We may earn money or products from the companies mentioned in this post. As an Amazon Associate, we may earn commissions from qualifying purchases from Amazon.com.
If you are like me then you know trail cameras can have a bit of a learning curve. Through trial and error over the years I have picked up on a few things that have greatly increase my success while using them. This blog post will provide trail camera tips on how to set up a trail camera, trail camera placement tips, and more.
Trail Camera Settings Tips: How to Set Up a Trail Camera
The first thing that I think about when using a trail camera is the setup and settings. How you decide to use the different settings on your camera can greatly improve or diminish your success while using them. These settings include:
Photo / Video Resolution
When setting up my trail cameras the first thing I will do is set the date and time. There’s nothing worse than checking your camera and realizing that you actually have no idea when an image was taken. Once I have that done I will move on to the PIR mode setting.
The PIR mode is the setting that allows you to choose between photos and videos. It’s important to consider factors such as where you plan to put the camera, how many images or videos do you expect to get in that area, and the size of your sd card.
Personally, if I am planning on putting the camera on a feeder then I will use the photo setting. In this type of area, I typically get a lot of deer activity and photos don’t take up as much space on the sd card as videos.
When putting cameras in areas that I want to gain insight into how deer or other game are moving through an area I will use the video setting. By capturing a video I can see where the animal is coming from and the direction that they are traveling.
Photo / Video Resolution
The next trail camera setting that we are going to look at is the photo and video resolution setting. This setting is not super critical in your trail camera setup and is largely determined by personal preference. I typically like to keep my cameras set at a resolution of 12 MP. It is important to note that if you are using a cellular trail camera, the higher the resolution you use the more battery life will be consumed when transmitting photos.
Burst is another setting found on most cameras. This setting allows the user to decide how many photos will be taken and at what time interval when the camera’s PIR sensor is triggered. This setting works well for gaining information about how the game is moving through an area in a situation where you don’t want to use the video mode. Burst mode works well when using cameras on field edges and allows you to set a few different photos as the animal walks by.
PIR delay is the last trail camera setting that we will cover in this post. The PIR delay allows you to determine the amount of time that needs to pass before the camera will take another video or photo.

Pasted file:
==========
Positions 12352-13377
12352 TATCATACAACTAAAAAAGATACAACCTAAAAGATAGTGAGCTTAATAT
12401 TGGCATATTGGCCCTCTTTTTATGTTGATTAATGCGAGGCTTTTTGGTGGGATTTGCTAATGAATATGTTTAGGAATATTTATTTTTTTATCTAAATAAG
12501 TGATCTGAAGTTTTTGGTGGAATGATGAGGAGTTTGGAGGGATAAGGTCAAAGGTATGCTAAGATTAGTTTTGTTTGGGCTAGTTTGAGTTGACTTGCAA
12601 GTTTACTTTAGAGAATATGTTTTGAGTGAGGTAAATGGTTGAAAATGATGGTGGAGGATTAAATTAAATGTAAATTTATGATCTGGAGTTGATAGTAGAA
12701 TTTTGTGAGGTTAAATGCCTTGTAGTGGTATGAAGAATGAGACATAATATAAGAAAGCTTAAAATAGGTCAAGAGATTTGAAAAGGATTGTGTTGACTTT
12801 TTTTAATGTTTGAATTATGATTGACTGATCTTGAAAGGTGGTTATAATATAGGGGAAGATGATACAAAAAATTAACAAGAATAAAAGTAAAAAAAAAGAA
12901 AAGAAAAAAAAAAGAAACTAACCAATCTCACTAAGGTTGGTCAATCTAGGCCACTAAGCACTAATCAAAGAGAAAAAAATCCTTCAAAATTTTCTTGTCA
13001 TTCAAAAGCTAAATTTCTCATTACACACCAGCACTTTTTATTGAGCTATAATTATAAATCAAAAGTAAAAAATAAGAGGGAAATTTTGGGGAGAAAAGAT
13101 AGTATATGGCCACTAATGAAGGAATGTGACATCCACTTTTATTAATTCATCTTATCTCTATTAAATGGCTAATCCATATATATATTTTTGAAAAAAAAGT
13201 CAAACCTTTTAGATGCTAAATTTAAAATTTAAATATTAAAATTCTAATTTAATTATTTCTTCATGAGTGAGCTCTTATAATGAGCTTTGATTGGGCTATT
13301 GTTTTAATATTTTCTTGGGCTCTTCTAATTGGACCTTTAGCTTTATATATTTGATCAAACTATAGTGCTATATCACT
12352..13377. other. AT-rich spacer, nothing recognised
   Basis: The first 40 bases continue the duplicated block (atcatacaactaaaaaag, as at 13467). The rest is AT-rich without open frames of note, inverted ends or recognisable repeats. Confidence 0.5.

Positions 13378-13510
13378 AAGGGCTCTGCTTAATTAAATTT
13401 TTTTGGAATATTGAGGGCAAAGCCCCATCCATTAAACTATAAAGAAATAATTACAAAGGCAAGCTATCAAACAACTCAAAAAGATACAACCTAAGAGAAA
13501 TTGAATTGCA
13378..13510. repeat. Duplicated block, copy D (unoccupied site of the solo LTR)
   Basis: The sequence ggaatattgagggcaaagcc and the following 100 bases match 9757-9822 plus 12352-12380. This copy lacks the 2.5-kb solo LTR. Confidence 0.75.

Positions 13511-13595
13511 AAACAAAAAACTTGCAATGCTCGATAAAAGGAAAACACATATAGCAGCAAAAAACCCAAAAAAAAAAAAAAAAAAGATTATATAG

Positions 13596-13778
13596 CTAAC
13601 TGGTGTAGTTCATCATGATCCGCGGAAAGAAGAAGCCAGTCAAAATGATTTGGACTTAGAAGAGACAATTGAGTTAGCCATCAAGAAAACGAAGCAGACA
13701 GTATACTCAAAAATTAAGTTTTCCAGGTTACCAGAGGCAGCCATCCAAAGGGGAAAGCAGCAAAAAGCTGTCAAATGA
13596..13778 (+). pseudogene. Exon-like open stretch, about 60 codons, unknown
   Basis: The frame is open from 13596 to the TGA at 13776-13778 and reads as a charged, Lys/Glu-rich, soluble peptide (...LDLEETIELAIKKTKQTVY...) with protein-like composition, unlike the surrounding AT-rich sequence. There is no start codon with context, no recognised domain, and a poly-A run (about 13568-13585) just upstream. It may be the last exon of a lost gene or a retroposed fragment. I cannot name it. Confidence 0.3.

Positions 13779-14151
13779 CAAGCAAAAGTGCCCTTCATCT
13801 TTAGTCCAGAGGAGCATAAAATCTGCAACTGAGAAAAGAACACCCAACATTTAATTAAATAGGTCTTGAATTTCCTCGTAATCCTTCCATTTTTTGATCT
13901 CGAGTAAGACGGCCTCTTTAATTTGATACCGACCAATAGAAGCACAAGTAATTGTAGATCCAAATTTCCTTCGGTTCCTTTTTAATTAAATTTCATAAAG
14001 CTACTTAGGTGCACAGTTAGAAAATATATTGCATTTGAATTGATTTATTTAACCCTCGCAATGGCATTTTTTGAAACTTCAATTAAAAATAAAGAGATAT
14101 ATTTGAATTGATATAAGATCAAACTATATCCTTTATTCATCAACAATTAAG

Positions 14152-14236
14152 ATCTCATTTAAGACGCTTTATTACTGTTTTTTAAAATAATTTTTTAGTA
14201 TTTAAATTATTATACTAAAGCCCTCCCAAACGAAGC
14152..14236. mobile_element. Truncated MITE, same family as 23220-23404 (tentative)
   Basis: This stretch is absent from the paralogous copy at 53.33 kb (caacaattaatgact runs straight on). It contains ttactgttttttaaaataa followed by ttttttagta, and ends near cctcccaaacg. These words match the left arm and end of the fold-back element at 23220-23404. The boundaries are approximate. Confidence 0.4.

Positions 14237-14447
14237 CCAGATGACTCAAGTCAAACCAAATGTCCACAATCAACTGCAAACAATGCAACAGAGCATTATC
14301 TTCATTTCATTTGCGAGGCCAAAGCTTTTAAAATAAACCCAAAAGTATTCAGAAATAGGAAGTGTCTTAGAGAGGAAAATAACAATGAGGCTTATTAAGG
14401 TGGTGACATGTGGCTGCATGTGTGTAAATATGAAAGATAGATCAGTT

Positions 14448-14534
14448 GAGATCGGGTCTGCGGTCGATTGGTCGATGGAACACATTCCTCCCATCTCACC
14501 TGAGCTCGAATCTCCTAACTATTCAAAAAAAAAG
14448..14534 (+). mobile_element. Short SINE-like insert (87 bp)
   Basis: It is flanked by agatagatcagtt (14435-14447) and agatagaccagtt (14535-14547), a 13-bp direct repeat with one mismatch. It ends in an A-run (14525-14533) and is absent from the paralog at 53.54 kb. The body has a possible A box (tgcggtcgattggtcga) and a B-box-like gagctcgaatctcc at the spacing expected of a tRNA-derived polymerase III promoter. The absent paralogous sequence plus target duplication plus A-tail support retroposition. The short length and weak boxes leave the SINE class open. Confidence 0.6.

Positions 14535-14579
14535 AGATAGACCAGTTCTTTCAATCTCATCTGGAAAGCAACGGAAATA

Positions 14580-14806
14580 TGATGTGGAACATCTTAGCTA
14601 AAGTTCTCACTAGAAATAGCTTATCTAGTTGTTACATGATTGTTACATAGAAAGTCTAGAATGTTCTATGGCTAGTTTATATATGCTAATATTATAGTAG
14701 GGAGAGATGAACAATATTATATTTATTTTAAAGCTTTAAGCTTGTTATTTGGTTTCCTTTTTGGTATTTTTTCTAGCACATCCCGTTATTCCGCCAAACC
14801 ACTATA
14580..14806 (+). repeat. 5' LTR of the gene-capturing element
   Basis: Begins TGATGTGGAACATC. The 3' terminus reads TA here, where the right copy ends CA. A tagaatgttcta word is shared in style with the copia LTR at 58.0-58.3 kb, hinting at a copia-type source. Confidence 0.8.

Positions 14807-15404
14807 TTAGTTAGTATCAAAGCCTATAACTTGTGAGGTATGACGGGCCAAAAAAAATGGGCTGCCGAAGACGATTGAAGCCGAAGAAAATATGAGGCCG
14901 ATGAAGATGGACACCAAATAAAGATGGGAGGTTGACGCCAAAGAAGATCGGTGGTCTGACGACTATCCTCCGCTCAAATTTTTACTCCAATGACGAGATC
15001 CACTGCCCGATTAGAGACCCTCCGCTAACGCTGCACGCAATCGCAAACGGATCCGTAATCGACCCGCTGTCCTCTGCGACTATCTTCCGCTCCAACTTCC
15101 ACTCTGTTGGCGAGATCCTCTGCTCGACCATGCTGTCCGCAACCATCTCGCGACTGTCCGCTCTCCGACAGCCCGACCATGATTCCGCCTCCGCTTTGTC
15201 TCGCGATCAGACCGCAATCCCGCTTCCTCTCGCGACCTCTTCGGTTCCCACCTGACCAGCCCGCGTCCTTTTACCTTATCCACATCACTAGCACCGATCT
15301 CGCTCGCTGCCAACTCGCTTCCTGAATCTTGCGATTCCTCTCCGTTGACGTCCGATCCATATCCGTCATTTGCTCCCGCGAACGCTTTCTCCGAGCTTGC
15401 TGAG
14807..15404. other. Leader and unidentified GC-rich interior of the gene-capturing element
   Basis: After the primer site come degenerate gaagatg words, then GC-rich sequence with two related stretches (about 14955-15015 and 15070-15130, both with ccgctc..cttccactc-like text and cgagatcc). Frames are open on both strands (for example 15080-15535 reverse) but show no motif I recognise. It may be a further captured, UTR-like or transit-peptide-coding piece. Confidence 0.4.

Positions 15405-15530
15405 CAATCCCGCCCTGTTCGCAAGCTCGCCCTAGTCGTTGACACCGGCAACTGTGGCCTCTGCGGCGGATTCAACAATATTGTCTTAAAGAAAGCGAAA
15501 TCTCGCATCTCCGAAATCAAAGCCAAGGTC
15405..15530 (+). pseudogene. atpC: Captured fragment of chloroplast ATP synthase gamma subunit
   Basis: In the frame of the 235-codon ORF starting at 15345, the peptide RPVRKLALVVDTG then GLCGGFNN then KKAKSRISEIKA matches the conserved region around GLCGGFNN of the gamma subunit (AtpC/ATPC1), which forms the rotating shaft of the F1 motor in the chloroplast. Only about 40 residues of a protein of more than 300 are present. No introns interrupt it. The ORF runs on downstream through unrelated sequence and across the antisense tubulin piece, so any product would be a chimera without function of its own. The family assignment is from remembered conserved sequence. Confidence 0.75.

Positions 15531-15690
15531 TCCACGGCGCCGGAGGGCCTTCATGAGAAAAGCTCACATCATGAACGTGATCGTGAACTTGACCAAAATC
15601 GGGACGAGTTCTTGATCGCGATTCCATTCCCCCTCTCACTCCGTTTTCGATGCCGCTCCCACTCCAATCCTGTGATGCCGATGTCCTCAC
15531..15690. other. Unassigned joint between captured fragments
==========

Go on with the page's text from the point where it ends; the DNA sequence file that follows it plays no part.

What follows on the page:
I personally recommend using a longer PIR delay around feeders due to the amount of time that an animal will typically spend at one. Having the delay set to a longer time will reduce the amount of redundant pictures you get of the same animal.
On the other hand, if I am planning on placing a camera on a game trail or in an area that animals are just passing through, I will use a much shorter PIR delay. The shorter delay reduces the chances that I might miss something moving down the trail after the first image was taken.
Trail Camera Placement TIps
When the time comes to hang your trail camera you will need to decide where place it. I like to hang my trail cameras on deer trails, old logging roads, field edges, and other areas that animals use to travel.
Once you have figured out the area you are going to put your camera, you should consider a few things.
Position in Relation to Sun
Firstly, make sure that your camera is positioned so that it is not directly facing towards the East or the West. This will ensure that during the early morning and late evening hours any photos or videos captured won’t have a glare due to the sun.
Objects that could falsely trigger the camera
Make sure to clear any brush or limbs that could trigger the camera by blowing in the wind. This will save you the headache of sorting through hundreds of pictures of nothing when the time comes to check your camera.
How to Mount a Trail Camera
When it comes to mounting your camera there are a few different options available. The easiest way to mount your trail cam is simply by using the provided strap to mount it to a tree.
If you are in an area that has limited trees or does not have a tree in the ideal location for your camera then you can use a t-post. I personally like this method because it allows me to optimize my trail camera’s location without the need for a tree to mount it to.
How to Hide Trail Camera from Humans
When hunting and using trail cameras on public land its a good idea to hide or keep your camera out of sight from other hunters. It’s sad to say but I have had my fair share of cameras stolen on public ground.
To prevent this I like to hang my cameras on public ground higher in the tree than normal and have them angled down towards the area I want to cover. I use a couple of tree stand climbing sticks to get my camera to the correct elevation and will take them with me when I leave.
By the camera being higher than eye level other people are less likely to spot them and even if they do they wont be able to reach them on their own.
Trail cameras can be an effective way to learn and monitor the wildlife you are planning on hunting. By utilizing the tips and tricks mentioned in this post you will be able to not only perfectly set up your camera but know where to place it to maximize the number and quality of the pictures you get.